On Tuesday, September 2, 2014, Brian Womack, for Bloomberg, reported a Google announcement of a name change on one of its product lines. “Google Enterprise” became “Google for Work”. The executive quoted in Womack’s article, titled Google Renames Enterprise Unit to Target Growing Market (http://www NULL.bloomberg NULL.com/news/2014-09-02/google-renames-enterprise-unit-to-target-growing-market NULL.html), was Amit Singh, President of Google Enterprise. In this brief report, Singh is quoted as pointing to the market in front of the new product as “one of the big growth opportunities for Google”.
But, in this writer’s opinion, of even more importance than the announcement is the professional background of the announcer, himself, Amit Singh. Readers should note Singh joined Google back in 2010, when he left his position as a Vice President of Sales at Oracle, North America, to become the President of Google Enterprise. A quick review of his public profile on LinkedIn produces more detail about the roles Singh played for Oracle. He was part of the North American sales team, responsible for the Northeast.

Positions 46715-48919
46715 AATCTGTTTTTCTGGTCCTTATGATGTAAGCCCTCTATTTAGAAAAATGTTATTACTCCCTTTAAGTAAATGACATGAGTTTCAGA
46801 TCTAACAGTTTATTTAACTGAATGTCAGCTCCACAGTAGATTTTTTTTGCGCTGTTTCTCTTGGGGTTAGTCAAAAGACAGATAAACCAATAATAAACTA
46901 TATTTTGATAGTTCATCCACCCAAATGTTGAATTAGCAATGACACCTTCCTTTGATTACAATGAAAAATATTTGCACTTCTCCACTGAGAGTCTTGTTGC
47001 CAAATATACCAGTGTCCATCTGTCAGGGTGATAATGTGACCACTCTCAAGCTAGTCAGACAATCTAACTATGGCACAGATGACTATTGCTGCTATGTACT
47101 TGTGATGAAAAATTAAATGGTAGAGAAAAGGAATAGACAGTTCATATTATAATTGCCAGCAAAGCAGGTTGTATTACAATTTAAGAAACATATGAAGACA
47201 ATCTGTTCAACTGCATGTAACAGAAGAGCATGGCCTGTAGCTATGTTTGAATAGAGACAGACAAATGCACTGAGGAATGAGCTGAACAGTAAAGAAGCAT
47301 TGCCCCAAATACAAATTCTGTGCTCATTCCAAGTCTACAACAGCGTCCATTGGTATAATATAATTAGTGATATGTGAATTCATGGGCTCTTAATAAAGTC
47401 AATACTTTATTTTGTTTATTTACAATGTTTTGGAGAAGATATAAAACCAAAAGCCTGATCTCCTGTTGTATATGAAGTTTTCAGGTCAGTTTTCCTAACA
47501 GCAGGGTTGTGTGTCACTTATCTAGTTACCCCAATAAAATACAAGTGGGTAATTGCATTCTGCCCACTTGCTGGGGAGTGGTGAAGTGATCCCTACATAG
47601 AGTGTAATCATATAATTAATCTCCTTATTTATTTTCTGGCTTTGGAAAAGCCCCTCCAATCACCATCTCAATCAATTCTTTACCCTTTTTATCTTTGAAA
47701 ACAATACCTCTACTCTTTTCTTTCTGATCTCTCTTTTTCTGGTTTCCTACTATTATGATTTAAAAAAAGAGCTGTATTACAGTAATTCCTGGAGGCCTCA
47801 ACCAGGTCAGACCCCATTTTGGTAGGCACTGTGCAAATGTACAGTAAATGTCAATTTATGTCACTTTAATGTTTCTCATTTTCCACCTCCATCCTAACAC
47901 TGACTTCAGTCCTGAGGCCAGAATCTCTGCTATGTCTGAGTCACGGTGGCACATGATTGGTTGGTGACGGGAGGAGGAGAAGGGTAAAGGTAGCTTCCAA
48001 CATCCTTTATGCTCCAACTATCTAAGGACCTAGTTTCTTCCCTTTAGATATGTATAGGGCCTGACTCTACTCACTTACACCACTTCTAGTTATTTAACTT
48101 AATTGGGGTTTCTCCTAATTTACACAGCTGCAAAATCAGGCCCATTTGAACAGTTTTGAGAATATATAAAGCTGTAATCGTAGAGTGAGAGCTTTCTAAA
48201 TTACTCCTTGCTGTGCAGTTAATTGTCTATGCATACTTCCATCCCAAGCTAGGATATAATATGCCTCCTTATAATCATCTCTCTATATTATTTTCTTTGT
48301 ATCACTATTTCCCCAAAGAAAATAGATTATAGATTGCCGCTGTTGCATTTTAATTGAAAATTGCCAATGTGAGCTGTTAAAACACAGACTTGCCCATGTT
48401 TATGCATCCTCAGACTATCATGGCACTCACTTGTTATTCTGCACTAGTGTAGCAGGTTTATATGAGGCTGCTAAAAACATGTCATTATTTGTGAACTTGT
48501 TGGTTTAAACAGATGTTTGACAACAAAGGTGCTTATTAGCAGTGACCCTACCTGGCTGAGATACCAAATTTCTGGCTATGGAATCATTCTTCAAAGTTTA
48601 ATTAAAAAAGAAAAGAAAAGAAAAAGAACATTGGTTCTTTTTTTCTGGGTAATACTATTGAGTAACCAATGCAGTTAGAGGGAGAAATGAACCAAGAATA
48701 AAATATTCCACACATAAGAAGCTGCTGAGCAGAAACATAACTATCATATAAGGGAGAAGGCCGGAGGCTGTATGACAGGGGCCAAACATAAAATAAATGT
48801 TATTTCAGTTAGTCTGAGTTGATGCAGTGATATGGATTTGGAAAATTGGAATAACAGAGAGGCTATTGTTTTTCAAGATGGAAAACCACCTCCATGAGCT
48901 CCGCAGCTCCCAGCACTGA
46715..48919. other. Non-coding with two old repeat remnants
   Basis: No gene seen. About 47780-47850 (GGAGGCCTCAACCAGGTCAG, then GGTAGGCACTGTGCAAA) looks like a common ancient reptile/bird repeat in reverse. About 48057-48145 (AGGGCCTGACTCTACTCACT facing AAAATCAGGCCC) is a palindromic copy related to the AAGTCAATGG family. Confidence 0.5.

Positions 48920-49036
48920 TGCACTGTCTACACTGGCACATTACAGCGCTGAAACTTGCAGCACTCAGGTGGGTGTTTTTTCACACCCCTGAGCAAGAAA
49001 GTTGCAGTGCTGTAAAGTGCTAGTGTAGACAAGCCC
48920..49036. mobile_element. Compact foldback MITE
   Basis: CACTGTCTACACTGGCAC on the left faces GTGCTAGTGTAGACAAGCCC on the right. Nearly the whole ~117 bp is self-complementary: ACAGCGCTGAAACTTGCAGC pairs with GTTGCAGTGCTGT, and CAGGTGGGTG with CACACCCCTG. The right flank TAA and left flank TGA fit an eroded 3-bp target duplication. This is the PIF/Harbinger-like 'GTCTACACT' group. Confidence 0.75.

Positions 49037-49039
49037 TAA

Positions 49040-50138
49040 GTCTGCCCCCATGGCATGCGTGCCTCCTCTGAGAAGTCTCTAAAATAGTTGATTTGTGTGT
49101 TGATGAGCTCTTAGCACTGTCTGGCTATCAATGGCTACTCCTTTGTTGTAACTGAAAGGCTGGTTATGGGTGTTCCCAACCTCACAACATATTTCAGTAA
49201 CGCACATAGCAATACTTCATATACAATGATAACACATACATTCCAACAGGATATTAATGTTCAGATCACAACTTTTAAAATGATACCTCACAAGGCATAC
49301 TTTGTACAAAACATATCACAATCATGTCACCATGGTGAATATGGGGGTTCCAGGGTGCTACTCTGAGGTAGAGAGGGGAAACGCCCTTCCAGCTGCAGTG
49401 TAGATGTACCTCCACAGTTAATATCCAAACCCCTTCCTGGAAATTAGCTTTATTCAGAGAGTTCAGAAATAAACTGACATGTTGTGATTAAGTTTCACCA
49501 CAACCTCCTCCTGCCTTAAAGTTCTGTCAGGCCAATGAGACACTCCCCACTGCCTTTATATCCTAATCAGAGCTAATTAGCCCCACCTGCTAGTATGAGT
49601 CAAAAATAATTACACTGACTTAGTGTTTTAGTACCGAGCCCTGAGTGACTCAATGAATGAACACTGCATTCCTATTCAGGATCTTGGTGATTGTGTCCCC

So it is safe to assume Singh reported into Keith Block, President of Salesforce.com, when Block held the position of EVP North America for Oracle. Perhaps during his time at Oracle he had some opportunities to work with Judson Althoff, now President of Microsoft, North America, who, from 2002 to 2013 held the position of Senior Vice President at Oracle, Worldwide Alliances, Channels and Embedded sales.
What early stage ISVs should glean from all of this overlapping experience for individuals presently at the top of some prominent lines of business for 3 of the leading mature technology businesses in the United States, today, is the very narrow path, forward, of truly successful sales and marketing talent for the larger business market for software. It is no small fact each of these three executives spent a considerable amount of time in management positions at Oracle.
A successful experience set marketing and selling software solutions to these businesses is very distinct from a similarly successful experience set selling to SMBs, or to consumers. The present positions of each of these three individuals is a tribute to how well Oracle mastered the processes required to attain the position it has held as a premier supplier of software to these markets.
If a business model requires the type of sales and marketing expertise possessed by Messrs Singh, Block and Althoff, then limiting the scope of applicants to Oracle, SAP, EMC, and, perhaps, IBM may make the most sense. The best way of digging deeply into the backgrounds and personalities at hand, of course, would be retained search.
Ira Michael Blonder
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